Fraser Watson (Savills): Lack of deals leaves us in limbo

hedging

Robert McLean

#cee, #proptech, #development a #architecture

Did quoting 4% prime yields for Prague end after February 24? In view of all that’s changed, it seems unlikely we’ll see their like for a long time.
I think if you look at Churchill at the rumored 4.25%, the feeling was that if something like Florentinum or another top, core property was to trade, it would be more expensive than Churchill. The 4% was also justifiable earlier this year and over the preceding 18 – 24 months on the basis that all-in interest rates were some way below the 2 percent mark. Now debt costs have gone up by 200 basis points, which means that your all-in cost of debt now is about 3.5% – 4%. The interest rate swaps are coming off slightly, but they’re still very, very high compared to recent history — three to four times where they were in January. So, logically the push out on prime yield seems like it has to come, and we feel like it’s starting to happen. But nobody knows really where it’s going to settle because nothing has transacted yet to re-base the market. We’re in a kind of no-man’s land at the moment and the valuers haven’t yet got enough hard evidence to hang their hats on and formally amend opinions of value.

I think owners will still find it a little bit difficult to sell at discounted prices because there’s no justification on paper for doing so, albeit sentiment is clearly pointing in that direction. There haven’t been enough concluded transactions. What slows the speed at which prices come down is the lack of sellers and the small turnover of deals. If you look at other markets in Western Europe, the prices have already moved out quite substantially, in part because they’re doing higher transaction volumes there than we are here and the speed of churn is quicker.

So, it’s like the concept of innocent until proven guilty. You can’t say prices have fallen until they actually fall. Valuers have to make their judgements based upon evidence.
But also on market knowledge. In an environment where there’s no or little evidence, then there’s a hierarchy of comparable evidence. Market sentiment can also be evidence, which  can include economic factors like debt availability and cost, the number of active investors and what an investor is saying in terms of their own market views. So, we’re going to be putting 4.50% as our prime office yield, partly just on the basis that it is not credible to say that the market hasn’t changed over the course of the last 6 months. But it’s also not credible to say exactly what it is now! I think moving it out too far, too fast is not what the market needs either. There’s a fine line an agent must walk between keeping owners and potential clients happy and maintaining credibility in giving genuine advice.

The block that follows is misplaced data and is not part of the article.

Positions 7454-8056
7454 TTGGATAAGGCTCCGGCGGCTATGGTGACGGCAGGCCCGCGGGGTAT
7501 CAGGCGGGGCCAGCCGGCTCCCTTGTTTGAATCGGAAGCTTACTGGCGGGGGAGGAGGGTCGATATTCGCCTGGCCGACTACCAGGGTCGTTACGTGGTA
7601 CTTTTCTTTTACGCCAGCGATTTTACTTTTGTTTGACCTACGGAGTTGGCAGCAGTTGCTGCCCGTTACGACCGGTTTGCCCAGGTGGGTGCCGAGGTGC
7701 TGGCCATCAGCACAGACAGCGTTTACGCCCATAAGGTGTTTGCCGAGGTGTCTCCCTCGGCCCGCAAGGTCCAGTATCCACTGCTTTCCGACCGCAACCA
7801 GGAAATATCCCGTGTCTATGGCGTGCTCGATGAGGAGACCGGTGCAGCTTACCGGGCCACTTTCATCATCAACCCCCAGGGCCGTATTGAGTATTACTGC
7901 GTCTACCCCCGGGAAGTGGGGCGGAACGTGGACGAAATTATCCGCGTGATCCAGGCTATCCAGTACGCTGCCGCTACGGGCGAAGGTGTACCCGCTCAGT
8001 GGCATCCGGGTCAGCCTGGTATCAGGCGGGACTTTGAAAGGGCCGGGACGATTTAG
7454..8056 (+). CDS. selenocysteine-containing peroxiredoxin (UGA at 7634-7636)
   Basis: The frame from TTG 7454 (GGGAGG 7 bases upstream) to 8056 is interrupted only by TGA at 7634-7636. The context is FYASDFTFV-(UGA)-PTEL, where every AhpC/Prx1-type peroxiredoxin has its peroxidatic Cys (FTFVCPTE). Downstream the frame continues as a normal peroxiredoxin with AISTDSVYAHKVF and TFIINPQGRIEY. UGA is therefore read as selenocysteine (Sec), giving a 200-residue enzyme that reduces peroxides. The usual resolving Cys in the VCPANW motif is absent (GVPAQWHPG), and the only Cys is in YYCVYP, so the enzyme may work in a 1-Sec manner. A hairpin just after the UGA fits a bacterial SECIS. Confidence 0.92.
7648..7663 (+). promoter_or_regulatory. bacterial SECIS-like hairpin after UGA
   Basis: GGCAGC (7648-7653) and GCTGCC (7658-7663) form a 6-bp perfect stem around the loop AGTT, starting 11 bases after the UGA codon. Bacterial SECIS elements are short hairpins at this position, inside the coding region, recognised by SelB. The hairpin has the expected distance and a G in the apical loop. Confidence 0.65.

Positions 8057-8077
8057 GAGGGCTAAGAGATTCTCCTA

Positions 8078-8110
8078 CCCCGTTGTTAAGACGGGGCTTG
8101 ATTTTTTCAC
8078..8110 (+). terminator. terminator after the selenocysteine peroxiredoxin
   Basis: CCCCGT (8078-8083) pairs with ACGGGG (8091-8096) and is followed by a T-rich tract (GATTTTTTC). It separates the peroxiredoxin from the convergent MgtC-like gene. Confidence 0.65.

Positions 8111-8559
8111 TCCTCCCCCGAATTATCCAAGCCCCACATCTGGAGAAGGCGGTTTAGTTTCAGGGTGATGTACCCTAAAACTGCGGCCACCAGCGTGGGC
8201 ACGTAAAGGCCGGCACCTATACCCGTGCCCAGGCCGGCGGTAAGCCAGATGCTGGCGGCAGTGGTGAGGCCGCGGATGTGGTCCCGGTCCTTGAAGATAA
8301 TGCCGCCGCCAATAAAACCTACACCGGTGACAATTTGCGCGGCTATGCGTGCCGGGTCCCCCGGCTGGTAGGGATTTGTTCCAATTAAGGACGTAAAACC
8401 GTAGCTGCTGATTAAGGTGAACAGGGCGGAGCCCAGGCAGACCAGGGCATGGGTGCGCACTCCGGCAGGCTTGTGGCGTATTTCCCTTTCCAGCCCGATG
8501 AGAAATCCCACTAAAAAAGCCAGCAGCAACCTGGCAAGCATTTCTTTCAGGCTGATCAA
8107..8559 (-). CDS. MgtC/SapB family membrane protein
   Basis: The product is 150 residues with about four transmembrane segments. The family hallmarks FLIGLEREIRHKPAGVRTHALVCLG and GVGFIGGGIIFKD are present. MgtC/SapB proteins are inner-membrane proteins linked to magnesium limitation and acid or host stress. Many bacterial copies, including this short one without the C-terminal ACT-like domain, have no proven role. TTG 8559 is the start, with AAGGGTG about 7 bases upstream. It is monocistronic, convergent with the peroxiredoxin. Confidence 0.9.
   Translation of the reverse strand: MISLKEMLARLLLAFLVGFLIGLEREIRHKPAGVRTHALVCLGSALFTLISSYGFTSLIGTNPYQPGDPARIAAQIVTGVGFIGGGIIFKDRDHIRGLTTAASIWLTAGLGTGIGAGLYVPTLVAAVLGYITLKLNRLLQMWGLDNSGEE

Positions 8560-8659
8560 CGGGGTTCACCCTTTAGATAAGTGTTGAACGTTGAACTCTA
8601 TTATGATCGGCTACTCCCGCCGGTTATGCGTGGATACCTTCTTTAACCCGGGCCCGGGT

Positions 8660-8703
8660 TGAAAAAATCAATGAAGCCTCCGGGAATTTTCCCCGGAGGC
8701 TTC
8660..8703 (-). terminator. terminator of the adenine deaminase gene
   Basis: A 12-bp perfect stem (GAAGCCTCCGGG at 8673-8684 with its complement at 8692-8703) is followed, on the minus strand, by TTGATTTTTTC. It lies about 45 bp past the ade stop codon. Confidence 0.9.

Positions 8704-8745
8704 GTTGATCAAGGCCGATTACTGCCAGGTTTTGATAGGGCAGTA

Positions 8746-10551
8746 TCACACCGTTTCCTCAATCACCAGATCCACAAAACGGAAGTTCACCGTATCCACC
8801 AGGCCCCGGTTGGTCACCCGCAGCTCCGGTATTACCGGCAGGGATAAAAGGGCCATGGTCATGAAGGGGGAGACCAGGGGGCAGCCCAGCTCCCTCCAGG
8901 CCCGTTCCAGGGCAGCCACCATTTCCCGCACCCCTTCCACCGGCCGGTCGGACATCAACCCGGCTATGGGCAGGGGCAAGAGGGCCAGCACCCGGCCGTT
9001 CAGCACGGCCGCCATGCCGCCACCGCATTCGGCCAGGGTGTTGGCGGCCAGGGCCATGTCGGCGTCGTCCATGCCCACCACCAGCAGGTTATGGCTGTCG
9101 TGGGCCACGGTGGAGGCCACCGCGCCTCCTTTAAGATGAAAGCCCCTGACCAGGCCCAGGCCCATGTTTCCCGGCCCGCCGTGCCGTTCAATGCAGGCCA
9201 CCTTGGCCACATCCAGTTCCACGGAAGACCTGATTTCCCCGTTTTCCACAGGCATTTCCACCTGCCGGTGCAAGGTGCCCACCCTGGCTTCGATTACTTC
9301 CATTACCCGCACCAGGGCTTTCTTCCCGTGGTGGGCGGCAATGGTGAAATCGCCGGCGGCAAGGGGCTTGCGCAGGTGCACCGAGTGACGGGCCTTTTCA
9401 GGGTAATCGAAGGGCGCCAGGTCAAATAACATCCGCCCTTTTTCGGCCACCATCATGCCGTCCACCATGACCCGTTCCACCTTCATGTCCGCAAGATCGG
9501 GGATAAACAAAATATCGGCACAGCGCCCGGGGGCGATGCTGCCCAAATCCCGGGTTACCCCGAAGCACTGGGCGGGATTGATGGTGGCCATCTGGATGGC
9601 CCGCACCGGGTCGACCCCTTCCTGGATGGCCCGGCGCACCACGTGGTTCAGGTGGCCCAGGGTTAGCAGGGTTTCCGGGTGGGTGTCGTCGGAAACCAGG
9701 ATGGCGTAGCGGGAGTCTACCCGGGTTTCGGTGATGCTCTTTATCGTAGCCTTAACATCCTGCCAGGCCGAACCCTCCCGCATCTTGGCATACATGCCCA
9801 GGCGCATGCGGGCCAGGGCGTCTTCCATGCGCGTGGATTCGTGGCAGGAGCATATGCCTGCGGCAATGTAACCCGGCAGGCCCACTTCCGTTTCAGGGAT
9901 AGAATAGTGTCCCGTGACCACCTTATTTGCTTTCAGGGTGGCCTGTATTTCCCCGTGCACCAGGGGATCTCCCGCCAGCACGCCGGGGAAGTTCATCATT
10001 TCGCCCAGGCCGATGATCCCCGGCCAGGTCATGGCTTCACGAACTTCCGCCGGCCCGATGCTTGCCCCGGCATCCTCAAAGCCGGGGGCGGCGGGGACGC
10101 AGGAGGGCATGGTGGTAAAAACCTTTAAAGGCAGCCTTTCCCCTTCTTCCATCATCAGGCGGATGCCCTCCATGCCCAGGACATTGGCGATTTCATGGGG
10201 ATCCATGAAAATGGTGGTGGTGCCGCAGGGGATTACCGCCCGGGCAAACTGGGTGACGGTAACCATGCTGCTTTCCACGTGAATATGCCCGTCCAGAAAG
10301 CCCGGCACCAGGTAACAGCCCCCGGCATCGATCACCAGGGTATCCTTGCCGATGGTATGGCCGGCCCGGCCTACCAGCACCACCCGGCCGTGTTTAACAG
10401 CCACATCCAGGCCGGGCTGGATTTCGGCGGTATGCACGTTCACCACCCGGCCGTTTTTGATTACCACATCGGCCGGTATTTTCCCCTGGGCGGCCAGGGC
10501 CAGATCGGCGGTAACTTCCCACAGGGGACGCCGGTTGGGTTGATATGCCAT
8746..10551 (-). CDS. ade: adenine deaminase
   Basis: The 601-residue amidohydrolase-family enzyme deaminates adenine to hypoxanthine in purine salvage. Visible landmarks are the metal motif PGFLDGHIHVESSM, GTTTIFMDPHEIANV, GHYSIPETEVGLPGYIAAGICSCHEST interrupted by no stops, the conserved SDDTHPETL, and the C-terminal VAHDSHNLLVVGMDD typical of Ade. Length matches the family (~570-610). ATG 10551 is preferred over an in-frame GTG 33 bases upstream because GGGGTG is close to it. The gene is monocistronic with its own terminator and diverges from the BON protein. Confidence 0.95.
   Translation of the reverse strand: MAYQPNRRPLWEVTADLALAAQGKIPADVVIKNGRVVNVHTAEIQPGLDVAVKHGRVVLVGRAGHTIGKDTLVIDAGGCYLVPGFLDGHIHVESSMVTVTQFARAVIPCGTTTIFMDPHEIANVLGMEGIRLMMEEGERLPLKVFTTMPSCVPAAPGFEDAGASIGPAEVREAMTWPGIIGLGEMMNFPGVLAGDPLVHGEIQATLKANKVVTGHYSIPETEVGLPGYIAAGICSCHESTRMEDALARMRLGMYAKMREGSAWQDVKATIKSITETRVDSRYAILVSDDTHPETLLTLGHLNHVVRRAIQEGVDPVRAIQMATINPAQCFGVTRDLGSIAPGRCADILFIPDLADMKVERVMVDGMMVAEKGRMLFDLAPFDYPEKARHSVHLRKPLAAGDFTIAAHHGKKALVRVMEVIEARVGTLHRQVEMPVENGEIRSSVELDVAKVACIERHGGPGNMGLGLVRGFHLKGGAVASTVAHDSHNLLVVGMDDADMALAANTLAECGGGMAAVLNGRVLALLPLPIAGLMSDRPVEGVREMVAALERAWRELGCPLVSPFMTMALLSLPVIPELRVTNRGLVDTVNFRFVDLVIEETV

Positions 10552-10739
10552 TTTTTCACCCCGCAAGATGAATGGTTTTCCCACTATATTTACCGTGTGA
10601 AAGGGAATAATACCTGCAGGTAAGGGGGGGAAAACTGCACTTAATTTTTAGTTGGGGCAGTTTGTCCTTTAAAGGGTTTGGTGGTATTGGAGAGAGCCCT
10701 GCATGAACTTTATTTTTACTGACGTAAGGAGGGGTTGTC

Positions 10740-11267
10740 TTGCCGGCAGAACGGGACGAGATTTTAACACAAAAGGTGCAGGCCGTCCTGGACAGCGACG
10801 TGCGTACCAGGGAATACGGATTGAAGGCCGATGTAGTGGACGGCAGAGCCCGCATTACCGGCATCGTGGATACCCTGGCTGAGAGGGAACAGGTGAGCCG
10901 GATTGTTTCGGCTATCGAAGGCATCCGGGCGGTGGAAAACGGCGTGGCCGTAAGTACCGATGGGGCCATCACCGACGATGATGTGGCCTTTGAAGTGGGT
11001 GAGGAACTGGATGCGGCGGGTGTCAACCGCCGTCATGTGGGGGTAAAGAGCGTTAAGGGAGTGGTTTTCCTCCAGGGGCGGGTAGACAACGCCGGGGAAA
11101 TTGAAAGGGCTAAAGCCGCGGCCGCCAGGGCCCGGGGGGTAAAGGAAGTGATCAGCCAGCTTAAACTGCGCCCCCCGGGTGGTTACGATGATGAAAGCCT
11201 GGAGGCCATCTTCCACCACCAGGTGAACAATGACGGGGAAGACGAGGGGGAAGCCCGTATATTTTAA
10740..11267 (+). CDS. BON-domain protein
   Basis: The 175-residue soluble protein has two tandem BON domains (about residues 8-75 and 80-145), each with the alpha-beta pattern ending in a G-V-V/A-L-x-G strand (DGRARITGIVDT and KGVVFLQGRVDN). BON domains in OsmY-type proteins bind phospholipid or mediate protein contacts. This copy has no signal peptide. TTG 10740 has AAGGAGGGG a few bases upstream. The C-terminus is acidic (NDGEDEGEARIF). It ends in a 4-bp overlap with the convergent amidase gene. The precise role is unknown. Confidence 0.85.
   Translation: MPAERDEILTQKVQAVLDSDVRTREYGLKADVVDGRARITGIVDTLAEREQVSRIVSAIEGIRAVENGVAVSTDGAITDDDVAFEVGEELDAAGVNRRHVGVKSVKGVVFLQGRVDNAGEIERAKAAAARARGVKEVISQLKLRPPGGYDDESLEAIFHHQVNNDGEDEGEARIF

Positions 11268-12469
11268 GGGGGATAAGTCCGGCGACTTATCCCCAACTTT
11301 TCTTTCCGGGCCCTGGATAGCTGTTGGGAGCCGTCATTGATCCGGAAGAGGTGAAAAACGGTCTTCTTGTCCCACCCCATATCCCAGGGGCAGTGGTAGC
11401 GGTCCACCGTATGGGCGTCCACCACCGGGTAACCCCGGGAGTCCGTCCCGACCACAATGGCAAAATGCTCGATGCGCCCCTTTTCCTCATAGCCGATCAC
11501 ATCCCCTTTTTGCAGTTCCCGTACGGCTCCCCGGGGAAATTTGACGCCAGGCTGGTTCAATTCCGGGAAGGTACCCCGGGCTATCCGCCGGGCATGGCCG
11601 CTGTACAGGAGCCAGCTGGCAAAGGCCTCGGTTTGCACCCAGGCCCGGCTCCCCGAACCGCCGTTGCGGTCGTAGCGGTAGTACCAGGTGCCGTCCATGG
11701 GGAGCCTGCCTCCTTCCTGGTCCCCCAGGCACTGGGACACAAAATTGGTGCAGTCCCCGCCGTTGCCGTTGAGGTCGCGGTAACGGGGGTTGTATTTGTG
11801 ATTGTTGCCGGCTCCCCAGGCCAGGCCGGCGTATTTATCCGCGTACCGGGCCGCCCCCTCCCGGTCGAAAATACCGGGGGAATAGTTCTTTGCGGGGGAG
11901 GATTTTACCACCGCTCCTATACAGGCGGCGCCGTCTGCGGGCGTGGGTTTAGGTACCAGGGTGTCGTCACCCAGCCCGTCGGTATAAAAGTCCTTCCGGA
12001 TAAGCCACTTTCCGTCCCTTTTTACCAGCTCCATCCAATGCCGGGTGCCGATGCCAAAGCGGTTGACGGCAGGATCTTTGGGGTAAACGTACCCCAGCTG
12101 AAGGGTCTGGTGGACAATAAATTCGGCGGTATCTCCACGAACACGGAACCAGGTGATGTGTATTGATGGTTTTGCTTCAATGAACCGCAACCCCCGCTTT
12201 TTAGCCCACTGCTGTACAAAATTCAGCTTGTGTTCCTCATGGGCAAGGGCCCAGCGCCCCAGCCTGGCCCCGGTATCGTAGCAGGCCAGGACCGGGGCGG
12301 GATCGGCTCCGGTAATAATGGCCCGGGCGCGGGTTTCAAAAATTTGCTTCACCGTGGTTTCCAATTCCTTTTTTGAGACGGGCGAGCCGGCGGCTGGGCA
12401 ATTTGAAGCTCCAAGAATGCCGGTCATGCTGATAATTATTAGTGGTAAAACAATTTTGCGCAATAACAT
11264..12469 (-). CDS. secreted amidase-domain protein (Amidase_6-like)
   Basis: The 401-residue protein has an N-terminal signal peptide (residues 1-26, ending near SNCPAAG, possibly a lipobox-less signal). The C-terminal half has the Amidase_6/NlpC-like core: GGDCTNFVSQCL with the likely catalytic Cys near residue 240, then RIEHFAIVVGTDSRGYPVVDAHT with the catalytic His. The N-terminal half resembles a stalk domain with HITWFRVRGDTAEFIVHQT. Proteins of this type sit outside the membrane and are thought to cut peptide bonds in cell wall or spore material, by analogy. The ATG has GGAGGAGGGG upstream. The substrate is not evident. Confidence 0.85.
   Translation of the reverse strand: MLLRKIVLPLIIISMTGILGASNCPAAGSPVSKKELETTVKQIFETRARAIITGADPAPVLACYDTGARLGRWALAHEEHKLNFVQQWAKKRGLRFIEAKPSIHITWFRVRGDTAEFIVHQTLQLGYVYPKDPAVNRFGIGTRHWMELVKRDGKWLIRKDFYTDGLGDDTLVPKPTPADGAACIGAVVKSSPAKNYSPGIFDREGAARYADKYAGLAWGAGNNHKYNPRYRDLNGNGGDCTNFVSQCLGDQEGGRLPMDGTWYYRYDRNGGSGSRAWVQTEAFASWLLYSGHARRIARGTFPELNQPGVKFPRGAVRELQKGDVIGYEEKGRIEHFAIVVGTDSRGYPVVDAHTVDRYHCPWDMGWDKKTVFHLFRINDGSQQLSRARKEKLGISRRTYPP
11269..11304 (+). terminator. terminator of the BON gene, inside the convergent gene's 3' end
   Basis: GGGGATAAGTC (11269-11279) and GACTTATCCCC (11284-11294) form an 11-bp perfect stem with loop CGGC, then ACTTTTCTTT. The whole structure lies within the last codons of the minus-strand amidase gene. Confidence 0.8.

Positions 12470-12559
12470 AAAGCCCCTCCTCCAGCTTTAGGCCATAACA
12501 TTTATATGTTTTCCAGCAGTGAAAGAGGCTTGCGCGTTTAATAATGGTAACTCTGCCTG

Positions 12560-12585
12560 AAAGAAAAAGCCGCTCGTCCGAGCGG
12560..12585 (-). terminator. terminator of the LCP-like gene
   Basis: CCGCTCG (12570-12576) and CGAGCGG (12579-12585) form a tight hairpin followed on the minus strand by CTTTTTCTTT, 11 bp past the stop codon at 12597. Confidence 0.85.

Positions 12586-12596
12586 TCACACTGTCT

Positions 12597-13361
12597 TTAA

Where does the war come in terms of the hierarchy of risks that you see?
There are so many moving parts at the moment, like inflation, supply chain bottlenecks, uncertainty around health situations, the oversupply of money in the market, rising interest rates. The war definitely has a place somewhere in the hierarchy of market risks, and as a region, CEE has felt the brunt of this more than other areas of Europe, and especially amongst the wider international (i.e. non European) investor audience. Other problems had already built up, though, including this decade-long zero interest rate and QE that’s been flooding the market with money and making a lot of people very wealthy in terms of asset value inflation. On a slight tangent, the historical interest rates provide a really interesting graph. If you look back to 1980, interest base rates were 16% in the UK, so 7% now in Czechia doesn’t look so bad in comparison. In a sense, we’re actually just moving out of a period of abnormality back to normality in which borrowing costs are 3-4% on commercial buildings and yields should show a couple of percentage point spread.

7% percent interest isn’t 16%, but it’s a lot higher than it was a year ago. Are Czech koruna deals drying up? Do you see signals of a slowdown because of financing costs?
If we’re talking about Czech koruna deals, then for sure, 100 percent accurate that CZK deals are drying up / slowing down. The playing field has fundamentally shifted. You can’t borrow for anything that would be considered sensible six months ago and it’s obviously having an impact on the amount of Czech currency deals that are happening. The general willingness from buyers to actually go into a Czech-denominated deal is much less than it was.

 

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